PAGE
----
Lions are amazing animals. Their roar can make your insides vibrate and their stare can inspire awe (and a little uneasiness) when you realize where on the food chain you reside.
We love our lions here at Lee Richardson Zoo and will celebrate World Lion Day from 3 to 5 p.m. on Saturday, Aug. 10. Let’s take a few minutes and learn a bit more about the amazing lion, including a bit more about the individual lions here at Lee Richardson Zoo.
Lions have been celebrated throughout history for their courage and strength. They once roamed most of Africa and parts of Asia and Europe. Today they are found only in parts of sub-Saharan Africa, except for one very small population of Asian lions that survives in India's Gir Forest.
Lions are the only cats that live in groups, which are called prides. Lion prides are family units that may include up to three males, a dozen or so females and their young. All of a pride's lionesses are related, and female cubs typically stay with the group as they age. Young males eventually leave and establish their own prides by taking over a group headed by another male.
Only male lions boast manes, the impressive fringe of long hair that encircles their heads. Males defend the pride's territory, which may include some 100 square miles of grasslands, scrub or open woodlands. These intimidating animals mark the area with urine, roar menacingly to warn intruders and chase off animals that encroach on their turf.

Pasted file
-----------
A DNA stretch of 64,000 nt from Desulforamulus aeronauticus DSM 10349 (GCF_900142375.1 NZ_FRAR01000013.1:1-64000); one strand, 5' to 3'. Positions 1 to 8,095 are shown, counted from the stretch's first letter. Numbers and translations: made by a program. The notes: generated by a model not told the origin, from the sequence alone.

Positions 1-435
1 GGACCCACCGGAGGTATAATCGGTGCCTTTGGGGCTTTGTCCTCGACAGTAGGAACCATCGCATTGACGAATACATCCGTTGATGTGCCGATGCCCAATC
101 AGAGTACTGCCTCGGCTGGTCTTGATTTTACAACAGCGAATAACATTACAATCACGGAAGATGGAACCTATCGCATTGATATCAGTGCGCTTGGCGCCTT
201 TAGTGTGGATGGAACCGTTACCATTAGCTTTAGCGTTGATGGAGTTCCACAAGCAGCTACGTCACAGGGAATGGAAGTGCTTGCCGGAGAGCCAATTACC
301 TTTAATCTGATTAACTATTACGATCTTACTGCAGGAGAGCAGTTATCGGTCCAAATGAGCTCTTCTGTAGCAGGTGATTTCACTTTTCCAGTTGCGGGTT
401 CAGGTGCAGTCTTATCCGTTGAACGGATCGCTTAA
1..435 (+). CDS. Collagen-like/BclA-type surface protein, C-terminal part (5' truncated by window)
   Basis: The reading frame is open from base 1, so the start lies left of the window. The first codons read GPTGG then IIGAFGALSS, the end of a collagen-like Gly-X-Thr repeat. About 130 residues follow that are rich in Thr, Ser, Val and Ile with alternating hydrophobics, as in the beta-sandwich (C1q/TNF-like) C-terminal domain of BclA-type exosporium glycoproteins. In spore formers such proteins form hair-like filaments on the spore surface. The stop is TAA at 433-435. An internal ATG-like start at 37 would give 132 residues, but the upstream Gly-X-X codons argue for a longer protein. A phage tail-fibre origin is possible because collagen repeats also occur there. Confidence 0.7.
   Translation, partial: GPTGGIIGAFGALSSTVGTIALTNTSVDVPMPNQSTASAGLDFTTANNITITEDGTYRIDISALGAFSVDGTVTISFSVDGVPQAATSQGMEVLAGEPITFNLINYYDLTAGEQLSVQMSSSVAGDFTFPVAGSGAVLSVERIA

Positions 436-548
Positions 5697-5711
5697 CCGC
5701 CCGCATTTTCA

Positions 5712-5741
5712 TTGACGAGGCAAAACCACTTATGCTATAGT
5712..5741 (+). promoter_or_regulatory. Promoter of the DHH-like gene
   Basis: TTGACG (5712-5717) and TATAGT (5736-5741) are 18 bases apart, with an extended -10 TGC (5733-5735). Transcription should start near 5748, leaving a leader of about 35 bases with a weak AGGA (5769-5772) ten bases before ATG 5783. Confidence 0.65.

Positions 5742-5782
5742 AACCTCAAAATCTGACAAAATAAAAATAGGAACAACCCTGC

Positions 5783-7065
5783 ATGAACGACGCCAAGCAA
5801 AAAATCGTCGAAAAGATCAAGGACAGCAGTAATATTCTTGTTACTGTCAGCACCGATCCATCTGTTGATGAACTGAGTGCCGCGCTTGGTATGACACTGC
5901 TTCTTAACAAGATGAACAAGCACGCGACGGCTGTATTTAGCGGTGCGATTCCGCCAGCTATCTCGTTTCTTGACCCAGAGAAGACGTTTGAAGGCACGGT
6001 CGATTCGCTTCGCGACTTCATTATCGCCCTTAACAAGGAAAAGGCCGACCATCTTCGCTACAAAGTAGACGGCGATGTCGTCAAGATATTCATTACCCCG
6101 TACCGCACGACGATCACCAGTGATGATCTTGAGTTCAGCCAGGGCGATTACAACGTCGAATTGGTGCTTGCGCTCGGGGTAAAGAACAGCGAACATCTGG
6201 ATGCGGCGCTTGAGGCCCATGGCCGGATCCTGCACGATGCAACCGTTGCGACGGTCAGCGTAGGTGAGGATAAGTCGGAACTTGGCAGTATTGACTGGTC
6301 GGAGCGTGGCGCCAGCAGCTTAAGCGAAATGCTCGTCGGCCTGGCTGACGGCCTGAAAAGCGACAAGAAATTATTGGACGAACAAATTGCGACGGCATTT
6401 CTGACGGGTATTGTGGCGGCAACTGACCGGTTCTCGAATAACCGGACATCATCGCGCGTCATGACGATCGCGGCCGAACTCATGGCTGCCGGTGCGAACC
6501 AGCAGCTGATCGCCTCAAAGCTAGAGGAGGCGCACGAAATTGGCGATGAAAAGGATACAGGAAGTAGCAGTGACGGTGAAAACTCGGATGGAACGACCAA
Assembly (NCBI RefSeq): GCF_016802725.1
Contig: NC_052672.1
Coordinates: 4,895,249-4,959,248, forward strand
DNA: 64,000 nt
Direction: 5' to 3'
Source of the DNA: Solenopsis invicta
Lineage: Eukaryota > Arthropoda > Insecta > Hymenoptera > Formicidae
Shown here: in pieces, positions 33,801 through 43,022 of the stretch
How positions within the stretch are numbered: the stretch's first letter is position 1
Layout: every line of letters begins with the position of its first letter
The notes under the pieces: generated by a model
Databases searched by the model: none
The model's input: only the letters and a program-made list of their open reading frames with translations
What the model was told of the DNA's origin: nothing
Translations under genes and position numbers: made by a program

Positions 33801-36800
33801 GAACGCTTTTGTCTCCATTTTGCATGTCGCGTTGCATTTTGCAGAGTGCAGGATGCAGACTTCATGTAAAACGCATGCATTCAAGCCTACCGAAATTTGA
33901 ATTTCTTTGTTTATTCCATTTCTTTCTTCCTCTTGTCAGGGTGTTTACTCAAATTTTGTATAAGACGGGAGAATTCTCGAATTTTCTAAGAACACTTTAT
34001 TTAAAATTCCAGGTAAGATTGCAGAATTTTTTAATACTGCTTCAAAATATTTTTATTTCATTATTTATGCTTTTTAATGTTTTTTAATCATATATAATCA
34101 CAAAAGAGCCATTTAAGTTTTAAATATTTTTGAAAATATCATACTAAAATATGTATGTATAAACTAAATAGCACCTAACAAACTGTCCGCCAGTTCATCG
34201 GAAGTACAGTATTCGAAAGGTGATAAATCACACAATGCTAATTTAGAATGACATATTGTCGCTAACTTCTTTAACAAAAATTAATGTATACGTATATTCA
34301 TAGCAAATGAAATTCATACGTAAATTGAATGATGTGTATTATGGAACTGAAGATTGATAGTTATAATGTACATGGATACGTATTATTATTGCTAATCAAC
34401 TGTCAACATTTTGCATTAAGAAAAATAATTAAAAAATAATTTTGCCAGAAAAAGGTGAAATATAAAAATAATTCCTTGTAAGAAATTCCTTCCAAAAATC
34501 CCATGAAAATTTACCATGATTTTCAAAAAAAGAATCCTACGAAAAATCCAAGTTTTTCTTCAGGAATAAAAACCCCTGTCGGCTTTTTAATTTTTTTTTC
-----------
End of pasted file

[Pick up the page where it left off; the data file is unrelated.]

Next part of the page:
Female lions are the pride's primary hunters. They often work together to prey upon antelopes, zebras, wildebeest and other large animals of the open grasslands. Many of these animals are faster than lions, so teamwork pays off.
After the hunt, the group effort often degenerates to squabbling over sharing the kill, with cubs at the bottom of the pecking order. Young lions do not help hunt until they are about a year old. Lions will hunt alone if the opportunity presents itself, and they also steal kills from hyenas or wild dogs.
So, on Aug. 10 come by Lee Richardson Zoo for World Lion Day. Meet our amazing lions: the two males Bantu and Asani, two females Amali and daughter Lulu and our oldest male Razi. There will be fun and games, a keeper chat and lion enrichment. You can learn what Lee Richardson Zoo does to provide the best quality of life for our resident lions. You will also be able to learn how we help lions in the wild, and what you can do to help protect lions too.
To find out more about World Lion Day or Lee Richardson Zoo, visit www.leericharsonzoo.org or find us on Facebook by searching Lee Richardson Zoo.
Max Lakes is the curator of conservation education and deputy director at Lee Richardson Zoo.